Want to be draconian about Internet censorship? There's an app for that.
Apple and China Unicom have partnered up to bring the iPhone to China — the world's largest mobile market with 687 million wireless subscribers. It's also one of the world's worst places for free expression on the net, which is something the iPhone relies heavily on with its App Store. (Usually.) If the App Store was more or less empty, would you still care about your iPhone?
The government-owned Unicom seems to see the device as a luxury option to attract higher paying customers. It's not planning to share any of its profits with Apple, preferring to buy the handsets wholesale instead. Details are still emerging, but the Wall Street Journal reports that the iPhone "will be stripped of its Wi-Fi wireless Internet capability to comply with government regulations."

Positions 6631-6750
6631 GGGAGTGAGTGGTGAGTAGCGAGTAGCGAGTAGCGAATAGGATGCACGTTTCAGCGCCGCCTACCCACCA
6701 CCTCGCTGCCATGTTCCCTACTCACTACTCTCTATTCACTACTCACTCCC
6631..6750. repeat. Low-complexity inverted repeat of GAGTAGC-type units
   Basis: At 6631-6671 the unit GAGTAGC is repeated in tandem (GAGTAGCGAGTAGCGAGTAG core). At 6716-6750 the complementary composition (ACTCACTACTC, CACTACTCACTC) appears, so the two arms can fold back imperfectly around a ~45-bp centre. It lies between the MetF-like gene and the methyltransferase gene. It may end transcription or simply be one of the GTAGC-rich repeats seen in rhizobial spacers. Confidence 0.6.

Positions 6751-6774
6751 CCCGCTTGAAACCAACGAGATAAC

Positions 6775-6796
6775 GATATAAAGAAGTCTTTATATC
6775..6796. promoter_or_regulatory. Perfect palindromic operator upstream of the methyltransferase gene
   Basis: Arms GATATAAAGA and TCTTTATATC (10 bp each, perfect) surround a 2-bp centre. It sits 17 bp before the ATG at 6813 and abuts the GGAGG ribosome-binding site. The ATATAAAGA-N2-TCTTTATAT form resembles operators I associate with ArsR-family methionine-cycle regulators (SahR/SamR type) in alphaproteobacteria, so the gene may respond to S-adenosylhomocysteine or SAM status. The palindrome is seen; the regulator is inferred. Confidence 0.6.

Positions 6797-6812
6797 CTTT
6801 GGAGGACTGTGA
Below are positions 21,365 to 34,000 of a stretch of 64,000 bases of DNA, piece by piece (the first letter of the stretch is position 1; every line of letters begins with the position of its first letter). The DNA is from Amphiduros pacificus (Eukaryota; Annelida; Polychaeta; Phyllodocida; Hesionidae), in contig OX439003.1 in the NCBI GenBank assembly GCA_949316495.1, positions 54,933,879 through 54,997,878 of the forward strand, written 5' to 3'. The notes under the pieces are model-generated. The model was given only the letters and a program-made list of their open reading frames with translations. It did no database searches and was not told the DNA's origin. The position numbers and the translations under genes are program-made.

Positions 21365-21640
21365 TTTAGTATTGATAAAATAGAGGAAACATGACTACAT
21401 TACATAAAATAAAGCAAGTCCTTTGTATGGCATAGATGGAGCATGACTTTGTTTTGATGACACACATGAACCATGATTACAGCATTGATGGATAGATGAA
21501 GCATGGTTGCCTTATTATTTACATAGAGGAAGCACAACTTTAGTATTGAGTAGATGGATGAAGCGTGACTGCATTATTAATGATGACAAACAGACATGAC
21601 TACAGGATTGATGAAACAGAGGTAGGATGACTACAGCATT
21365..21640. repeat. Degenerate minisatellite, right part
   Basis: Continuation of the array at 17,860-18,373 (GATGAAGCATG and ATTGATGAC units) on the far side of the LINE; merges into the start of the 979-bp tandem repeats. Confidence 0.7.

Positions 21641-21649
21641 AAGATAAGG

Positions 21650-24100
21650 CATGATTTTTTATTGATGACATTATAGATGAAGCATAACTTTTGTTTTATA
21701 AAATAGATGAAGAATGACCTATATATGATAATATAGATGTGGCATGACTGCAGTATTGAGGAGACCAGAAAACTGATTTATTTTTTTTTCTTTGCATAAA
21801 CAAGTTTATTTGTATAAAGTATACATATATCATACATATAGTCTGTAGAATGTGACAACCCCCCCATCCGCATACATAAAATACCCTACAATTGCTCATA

The handicapped iPhones won't only face stiff competition from an entrenched market of Android-capable phones and high-end handsets, but from itself as well. According to research firm BDA China, an estimated 1.5 million iPhones have been purchased through China's gray market and those users aren't likely to spring for a new Chinese version.
It's also those cracked iPhones that make the Unicom sets less attractive, as the gray market versions have more functionality. At the end of it all you really have to wonder if it's even a true iPhone that Unicom will be peddling, or just another touchscreen phone in an already saturated market.
So maybe the question isn't whether China needs an iPhone. Maybe I should be asking if China Unicom is even really offering one?